Monday, August 15, 2011

Jittery investors flee risky stocks

NEW YORK — The downgrade of the USA’s once-pristine triple-A credit rating got a failing grade from Wall Street on Monday, as stocks suffered their worst plunge since December 2008, leaving the fragile stock market on the brink of another bear market.

The fallout from the nation’s first-ever downgrade to AA+ hit global stock markets hard Monday in the first day of trading since rating agency Standard & Poor’s made the U.S. pay for the federal government’s inability to agree on a credible plan to rein in its spiraling deficit.

Investors in Asia, Europe and the U.S. all fled risky stocks in panic selling in response to the downgrade, coupled with the ongoing debt crisis in Europe and recent signs of a slowing economy.

The benchmark Standard & Poor’s 500-stock index fell 6.7 percent, extending its loss from its April 29 bull market high to 17.9 percent. That steep, sudden drop has reopened the psychological wounds investors suffered back in the 2007-09 bear market, when fears of a financial system meltdown knocked the market down nearly 57 percent, erasing the financial security of millions of Americans.

“This is clearly a Blue Monday. Nerves are raw, and there’s clearly panic in the air,” said Paul Schatz, president of money management firm Heritage Capital. “So many people sat through the ’08 (market plunge) without making a single move. It is unsettling, and people don’t want to live through it again.”

In an ominous sign, the S&P 500 is nearing the 20 percent drop required for Wall Street to officially designate the recent carnage as a bear market. The sheer velocity and ballooning size of the losses not only accelerate the stock market’s downside momentum, they also increase the odds of a dreaded bear market, according to data from Ned Davis Research.

In the 42 “severe corrections,” or a drop of 15 percent or more, the S&P 500 has morphed into a bear market 60 percent of the time, NDR data to 1928 show. And the average decline in those bear markets was almost 36 percent.

There’s no reason to wait for that 20 percent threshold, said Richard Suttmeier, chief market strategist at “Stocks are already in a bear market.”

The broad market, he said, has already broken the uptrend that was in place since the March 2009 lows. The downside of that fractured stock chart pattern is that a new trend heading in the opposite direction occurs.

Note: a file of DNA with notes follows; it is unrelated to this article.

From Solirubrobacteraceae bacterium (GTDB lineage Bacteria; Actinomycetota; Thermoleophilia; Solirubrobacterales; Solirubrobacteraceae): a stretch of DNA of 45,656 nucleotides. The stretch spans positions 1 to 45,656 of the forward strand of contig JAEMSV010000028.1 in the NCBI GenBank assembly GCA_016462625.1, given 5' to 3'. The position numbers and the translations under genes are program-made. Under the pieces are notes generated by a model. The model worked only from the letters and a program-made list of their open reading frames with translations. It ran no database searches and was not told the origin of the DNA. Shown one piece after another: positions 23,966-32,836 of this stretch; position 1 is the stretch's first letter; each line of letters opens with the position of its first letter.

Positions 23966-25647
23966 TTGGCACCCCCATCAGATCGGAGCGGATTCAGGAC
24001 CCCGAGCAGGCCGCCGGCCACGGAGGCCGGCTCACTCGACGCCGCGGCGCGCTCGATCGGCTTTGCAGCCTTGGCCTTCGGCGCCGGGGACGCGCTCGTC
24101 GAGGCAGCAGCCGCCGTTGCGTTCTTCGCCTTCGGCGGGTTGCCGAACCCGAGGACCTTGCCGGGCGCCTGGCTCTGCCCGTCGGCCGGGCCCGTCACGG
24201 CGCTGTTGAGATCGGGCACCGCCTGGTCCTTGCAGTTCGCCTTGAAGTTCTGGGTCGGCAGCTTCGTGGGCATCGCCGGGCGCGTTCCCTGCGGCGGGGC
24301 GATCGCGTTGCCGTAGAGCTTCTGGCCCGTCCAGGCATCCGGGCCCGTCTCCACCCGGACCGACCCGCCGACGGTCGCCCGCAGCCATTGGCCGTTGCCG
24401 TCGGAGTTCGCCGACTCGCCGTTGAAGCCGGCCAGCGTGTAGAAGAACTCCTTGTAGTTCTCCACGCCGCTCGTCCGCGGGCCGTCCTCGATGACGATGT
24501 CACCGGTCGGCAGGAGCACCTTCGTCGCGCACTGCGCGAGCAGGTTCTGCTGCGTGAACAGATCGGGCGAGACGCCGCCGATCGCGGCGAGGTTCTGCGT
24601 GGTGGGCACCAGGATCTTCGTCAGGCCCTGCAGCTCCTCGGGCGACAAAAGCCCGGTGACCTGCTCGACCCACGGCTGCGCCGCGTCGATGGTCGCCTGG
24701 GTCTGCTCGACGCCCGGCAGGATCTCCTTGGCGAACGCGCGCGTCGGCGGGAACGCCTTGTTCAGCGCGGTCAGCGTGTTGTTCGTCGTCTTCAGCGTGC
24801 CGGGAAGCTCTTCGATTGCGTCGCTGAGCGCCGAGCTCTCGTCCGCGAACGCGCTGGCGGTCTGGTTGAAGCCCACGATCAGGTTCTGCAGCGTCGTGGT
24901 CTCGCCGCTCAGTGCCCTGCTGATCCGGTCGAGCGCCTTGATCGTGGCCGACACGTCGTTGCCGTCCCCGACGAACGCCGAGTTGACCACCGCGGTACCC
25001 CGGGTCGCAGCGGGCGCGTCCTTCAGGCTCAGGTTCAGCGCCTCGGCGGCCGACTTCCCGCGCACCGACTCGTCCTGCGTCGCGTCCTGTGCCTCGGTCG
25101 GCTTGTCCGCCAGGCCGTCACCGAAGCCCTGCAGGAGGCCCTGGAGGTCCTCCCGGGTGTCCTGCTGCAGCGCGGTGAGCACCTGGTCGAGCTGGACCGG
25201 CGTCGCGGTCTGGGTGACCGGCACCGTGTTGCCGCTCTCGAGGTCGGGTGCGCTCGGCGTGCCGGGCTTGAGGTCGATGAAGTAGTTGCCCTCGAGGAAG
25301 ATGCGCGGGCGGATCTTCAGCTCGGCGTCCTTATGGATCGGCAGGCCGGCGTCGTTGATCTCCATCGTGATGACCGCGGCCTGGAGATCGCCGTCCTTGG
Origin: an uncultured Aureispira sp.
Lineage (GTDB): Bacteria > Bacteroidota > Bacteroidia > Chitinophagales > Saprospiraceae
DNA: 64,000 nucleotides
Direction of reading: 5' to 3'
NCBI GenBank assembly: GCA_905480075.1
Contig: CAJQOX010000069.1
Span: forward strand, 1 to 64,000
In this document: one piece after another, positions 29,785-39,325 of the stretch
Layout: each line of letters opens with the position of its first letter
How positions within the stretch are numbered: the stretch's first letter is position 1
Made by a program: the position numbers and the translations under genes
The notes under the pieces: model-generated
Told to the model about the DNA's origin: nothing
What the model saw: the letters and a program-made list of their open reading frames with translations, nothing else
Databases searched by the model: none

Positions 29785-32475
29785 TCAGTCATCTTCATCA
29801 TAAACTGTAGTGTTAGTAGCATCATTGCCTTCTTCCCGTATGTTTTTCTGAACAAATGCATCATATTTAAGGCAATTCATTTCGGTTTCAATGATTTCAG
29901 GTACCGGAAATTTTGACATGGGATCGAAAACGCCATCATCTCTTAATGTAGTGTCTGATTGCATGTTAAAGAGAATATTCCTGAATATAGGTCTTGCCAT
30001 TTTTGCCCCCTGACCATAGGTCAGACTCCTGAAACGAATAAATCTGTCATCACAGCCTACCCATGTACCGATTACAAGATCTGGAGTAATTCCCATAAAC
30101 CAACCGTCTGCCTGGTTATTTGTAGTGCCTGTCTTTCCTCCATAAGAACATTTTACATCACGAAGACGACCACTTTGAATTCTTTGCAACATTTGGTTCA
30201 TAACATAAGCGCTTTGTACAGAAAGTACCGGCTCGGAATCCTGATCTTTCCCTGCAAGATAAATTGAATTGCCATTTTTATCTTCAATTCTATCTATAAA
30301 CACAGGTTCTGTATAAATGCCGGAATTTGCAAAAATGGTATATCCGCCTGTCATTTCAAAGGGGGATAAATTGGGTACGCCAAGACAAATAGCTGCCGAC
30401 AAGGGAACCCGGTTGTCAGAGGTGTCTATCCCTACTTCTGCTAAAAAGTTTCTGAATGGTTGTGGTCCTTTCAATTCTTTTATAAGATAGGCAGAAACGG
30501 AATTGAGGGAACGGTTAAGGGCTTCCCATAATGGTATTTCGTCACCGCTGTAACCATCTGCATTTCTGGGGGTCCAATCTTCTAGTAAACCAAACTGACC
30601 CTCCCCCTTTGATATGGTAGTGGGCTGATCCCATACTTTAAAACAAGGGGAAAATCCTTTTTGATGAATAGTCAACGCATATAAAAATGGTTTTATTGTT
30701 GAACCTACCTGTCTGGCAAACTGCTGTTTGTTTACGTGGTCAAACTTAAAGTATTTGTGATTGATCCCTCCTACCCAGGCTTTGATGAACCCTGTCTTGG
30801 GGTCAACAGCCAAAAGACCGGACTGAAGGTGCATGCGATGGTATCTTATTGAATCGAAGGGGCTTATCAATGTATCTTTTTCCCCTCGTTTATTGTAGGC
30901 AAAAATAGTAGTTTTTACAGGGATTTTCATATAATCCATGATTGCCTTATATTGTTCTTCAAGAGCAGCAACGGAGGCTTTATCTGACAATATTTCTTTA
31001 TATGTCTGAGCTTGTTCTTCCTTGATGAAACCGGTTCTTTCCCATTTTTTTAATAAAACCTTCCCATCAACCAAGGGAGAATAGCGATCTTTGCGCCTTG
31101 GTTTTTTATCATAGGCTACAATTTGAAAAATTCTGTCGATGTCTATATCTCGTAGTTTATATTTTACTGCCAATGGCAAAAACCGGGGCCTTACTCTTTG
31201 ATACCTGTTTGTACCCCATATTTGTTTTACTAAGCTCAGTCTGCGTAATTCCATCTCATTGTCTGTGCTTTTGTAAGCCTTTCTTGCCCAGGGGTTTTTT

A game changer

“The S&P credit downgrade, which has never happened before, was a game changer,” said Suttmeier, who sees nothing on the horizon that will entice investors to buy stocks.

Paradoxically, the 10-year U.S. Treasury note, which was downgraded by S&P and can no longer be considered a risk-free investment as a result, rose in price, as jittery investors bought bonds in search of safety.

That buying, which knocked the yield down to 2.34 percent, from 2.57 percent on Friday, sent a message that the U.S. is still considered a safe place to deposit cash and investors trust they will get paid by the U.S. government.

“It shows the U.S. is still creditworthy,” said Chris Konstantinos, director of risk strategy at Riverfront Investment Group.

Edward Yardeni, market strategist at Yardeni Research, said the credit downgrade caused a big drop in investor confidence: “We are clearly in a crisis of confidence around the world.”

Investor panic was so widespread that a widely followed “fear gauge” skyrocketed 50 percent on Monday to its highest closing since the bottom of the last bear market on March 9, 2009.

Other market watchers cited the credit downgrade as the catalyst that got investors to rethink their bullish global growth story and to start to entertain the notion that the U.S. could slump back into recession.

A rally this week?

Still, many investment strategists say it is premature to say the current fall will keep deteriorating.

“The weak start was expected following the debt downgrade,” said Tim Hayes, an investment strategist at NDR. “But I would still put this in the correction category. The market has gotten very oversold, with high pessimism, so the market should start to rally this week.”

Some Wall Street strategists insist the selling is panic-driven and does not jibe with the still-positive drivers of stock prices.

Brian Belski, chief investment strategist at Oppenheimer, argues that the strength of Corporate America, with strong earnings momentum and a mountain of cash, is the main reason he is not altering his investment outlook.

“At times like these, investors often ignore the positives,” he says. “U.S. corporations are generally in a much better place than the rest of the world.”